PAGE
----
Byron -
The issue of POD as vanity press is actually the topic of my next blog, which will be published a little later in the week.

And Cathy -
How right you are about authors needing to have all the info before making a decision. But that's why we're all here, isn't it? :-)
I come to this discussion from two experiences: first as an author who is published by a POD publisher and now as a publisher using a POD printer (which, I guess, makes me a POD publisher).

When signing with a POD publisher, the main thing I'd caution on is to make sure that the publisher will take returns. My novella, Hidden Gifts, is non-returnable and therefore basically non-marketable. I could not get a bookstore to host a signing because what doesn't sell sits at the bookstore until they either sell or are marked down for clearance. My publisher said other authors had signings at major bookstores all the time and when I asked how they got around the non-returnable issue, I was told that most authors offered to buy the left-over books at cost. So, if you have the cash flow to buy your own books after a slow signing, go for it. Personally, I'm just riding out the 7 year contract I signed. Only 4 more years to go! Actually, I did get them to add a rider to my contract that says if I find another publisher for my book, they would release me from my contract early. I just haven't done much to pursue another publisher yet.

Now, the above experience is, in part, what set me off in my current direction: a small press publisher. In looking into all the things I hated about my publisher, I found those had nothing to do with POD. I discoverd that POD books can, indeed, be returned and that's really all a bookstore cares about stocking a book or ordering multiple copies for a signing. (I've now had my first Barnes & Noble signing with my first book from my small press.)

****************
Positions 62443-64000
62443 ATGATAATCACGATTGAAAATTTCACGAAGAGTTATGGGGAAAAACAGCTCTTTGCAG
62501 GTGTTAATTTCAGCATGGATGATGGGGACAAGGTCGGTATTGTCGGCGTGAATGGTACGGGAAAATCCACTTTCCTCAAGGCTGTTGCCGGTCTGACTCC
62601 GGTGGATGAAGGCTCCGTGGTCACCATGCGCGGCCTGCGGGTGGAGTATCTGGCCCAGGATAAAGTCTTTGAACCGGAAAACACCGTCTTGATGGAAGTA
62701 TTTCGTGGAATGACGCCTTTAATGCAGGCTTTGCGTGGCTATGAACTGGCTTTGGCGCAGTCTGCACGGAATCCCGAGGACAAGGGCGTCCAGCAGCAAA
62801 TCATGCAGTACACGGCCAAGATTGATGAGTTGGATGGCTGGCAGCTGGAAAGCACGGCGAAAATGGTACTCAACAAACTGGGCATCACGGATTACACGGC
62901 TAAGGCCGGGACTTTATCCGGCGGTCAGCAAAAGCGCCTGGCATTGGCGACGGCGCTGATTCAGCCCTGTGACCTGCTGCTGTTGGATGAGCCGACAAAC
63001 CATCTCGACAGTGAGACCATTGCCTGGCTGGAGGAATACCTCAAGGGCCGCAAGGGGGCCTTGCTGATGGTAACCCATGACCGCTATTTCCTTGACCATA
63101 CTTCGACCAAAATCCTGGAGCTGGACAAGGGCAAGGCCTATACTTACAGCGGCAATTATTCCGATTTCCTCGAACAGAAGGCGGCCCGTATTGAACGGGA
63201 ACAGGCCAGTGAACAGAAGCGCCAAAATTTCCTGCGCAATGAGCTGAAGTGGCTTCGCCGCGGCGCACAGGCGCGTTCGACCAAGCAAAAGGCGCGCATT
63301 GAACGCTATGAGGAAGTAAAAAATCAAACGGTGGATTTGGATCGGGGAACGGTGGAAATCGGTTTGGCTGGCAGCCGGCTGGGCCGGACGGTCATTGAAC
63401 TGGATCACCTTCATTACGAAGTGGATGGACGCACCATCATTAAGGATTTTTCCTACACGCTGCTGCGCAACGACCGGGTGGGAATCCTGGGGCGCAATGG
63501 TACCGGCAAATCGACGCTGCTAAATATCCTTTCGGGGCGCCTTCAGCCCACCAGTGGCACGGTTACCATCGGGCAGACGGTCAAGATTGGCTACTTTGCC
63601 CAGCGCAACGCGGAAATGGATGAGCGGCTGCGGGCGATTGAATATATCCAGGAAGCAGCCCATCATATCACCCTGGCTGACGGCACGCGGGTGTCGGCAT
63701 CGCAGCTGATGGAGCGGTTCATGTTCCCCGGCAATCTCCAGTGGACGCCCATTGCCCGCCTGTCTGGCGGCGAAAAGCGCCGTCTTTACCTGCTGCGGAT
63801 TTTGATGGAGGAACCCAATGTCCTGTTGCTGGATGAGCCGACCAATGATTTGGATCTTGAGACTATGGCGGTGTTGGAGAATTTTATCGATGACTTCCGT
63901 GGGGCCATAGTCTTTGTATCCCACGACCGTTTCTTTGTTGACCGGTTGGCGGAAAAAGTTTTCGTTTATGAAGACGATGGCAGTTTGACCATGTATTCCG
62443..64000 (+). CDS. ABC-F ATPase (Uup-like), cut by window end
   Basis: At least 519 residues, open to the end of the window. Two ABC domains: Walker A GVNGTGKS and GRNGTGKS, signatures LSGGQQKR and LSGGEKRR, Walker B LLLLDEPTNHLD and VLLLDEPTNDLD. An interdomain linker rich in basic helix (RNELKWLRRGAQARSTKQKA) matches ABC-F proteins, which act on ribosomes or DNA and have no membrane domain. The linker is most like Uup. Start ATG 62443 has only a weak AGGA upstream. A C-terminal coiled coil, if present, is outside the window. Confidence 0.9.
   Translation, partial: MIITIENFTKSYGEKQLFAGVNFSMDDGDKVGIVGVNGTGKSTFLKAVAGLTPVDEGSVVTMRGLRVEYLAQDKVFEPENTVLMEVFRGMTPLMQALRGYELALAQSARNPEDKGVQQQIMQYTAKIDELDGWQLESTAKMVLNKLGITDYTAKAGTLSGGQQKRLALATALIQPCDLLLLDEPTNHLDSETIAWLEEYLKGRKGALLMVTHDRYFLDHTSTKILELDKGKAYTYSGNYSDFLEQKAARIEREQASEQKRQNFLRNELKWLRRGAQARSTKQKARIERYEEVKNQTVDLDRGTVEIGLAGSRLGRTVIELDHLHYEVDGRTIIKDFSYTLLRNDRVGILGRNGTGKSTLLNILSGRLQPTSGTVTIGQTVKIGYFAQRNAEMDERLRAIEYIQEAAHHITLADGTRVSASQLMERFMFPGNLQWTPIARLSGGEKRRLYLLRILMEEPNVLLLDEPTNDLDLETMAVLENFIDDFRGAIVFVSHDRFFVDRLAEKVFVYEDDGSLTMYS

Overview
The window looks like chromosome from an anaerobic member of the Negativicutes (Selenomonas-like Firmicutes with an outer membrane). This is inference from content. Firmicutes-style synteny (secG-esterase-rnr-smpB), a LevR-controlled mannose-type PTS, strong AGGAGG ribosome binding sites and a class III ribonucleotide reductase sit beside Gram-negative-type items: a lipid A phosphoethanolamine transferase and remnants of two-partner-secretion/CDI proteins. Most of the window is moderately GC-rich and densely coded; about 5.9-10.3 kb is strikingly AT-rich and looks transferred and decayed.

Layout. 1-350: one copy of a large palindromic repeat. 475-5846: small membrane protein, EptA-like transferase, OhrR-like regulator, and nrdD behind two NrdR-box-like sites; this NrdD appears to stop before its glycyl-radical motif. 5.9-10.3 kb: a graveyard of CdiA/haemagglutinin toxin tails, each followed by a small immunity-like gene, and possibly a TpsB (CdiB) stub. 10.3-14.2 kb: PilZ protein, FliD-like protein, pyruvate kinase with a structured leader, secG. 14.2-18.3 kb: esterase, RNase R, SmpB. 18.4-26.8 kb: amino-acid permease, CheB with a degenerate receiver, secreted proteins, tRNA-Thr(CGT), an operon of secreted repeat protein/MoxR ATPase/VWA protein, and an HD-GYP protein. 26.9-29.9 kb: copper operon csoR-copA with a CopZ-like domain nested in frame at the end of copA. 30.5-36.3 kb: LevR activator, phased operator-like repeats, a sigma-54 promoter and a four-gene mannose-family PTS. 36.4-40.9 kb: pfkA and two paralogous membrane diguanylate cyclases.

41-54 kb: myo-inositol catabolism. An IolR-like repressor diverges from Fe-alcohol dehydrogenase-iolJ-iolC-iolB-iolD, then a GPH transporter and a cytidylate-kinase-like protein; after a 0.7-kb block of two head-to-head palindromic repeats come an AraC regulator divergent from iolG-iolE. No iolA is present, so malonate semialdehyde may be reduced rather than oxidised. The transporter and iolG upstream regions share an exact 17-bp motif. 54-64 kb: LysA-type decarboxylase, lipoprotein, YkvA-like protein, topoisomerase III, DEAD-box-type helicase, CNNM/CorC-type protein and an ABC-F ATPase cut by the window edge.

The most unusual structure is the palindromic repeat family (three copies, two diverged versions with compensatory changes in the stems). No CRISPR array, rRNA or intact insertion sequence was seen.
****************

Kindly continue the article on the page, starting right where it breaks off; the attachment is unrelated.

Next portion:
Ron's concerns about quality are real. I wouldn't do a book with photos in POD. Or if I did, the photos couldn't be the main attraction. I did a "test book" wherein I put in all kinds of elements like drawings and a photo just to see how it looked. Ron is right that the photos are closer in quality to a newspaper photo---and if that's okay, it's okay. You can certainly recognize faces and such. Fine art photography would be wasted in a POD book, however, as would any fine art.

For me, starting out, POD was the only way to go. It's affordable, it gets you automatic distribution (at least using Lightning Source as the printer), and it lets you try out this crazy publishing thing with little risk. Do I always want to use POD for my printing? No. I want to eventually do some books with fine art reproductions and the like (hence the "arts" in my name). I want to eventually do hardcover editions--which are available in POD, but I find really cost prohibitive if you want a competitive retail price. And as a publisher that is not interested in commercial fiction so much as literary fiction, POD just makes sense. The literary fiction book that takes off and becomes a best seller is rare, but there is still a market for literary fiction and this printing process makes it possible for me to keep a book "in print" indefinitely for a very low overhead.

Also, I do know some small presses, especially university presses, use POD for back list books and sometimes as an "in between" while waiting for a second printing. While I'm using it for first run books, I'll take comfort in being in that company.

As I've told some people who have asked about my decision to be a "POD publisher," I usually conclude by saying: POD is a printing process, I am the publisher. Judge my book by the content, not by how it's printed--unless, of course, you know which printers Random House and HarperCollins uses and judge their books by their printers, too. That's fair, then.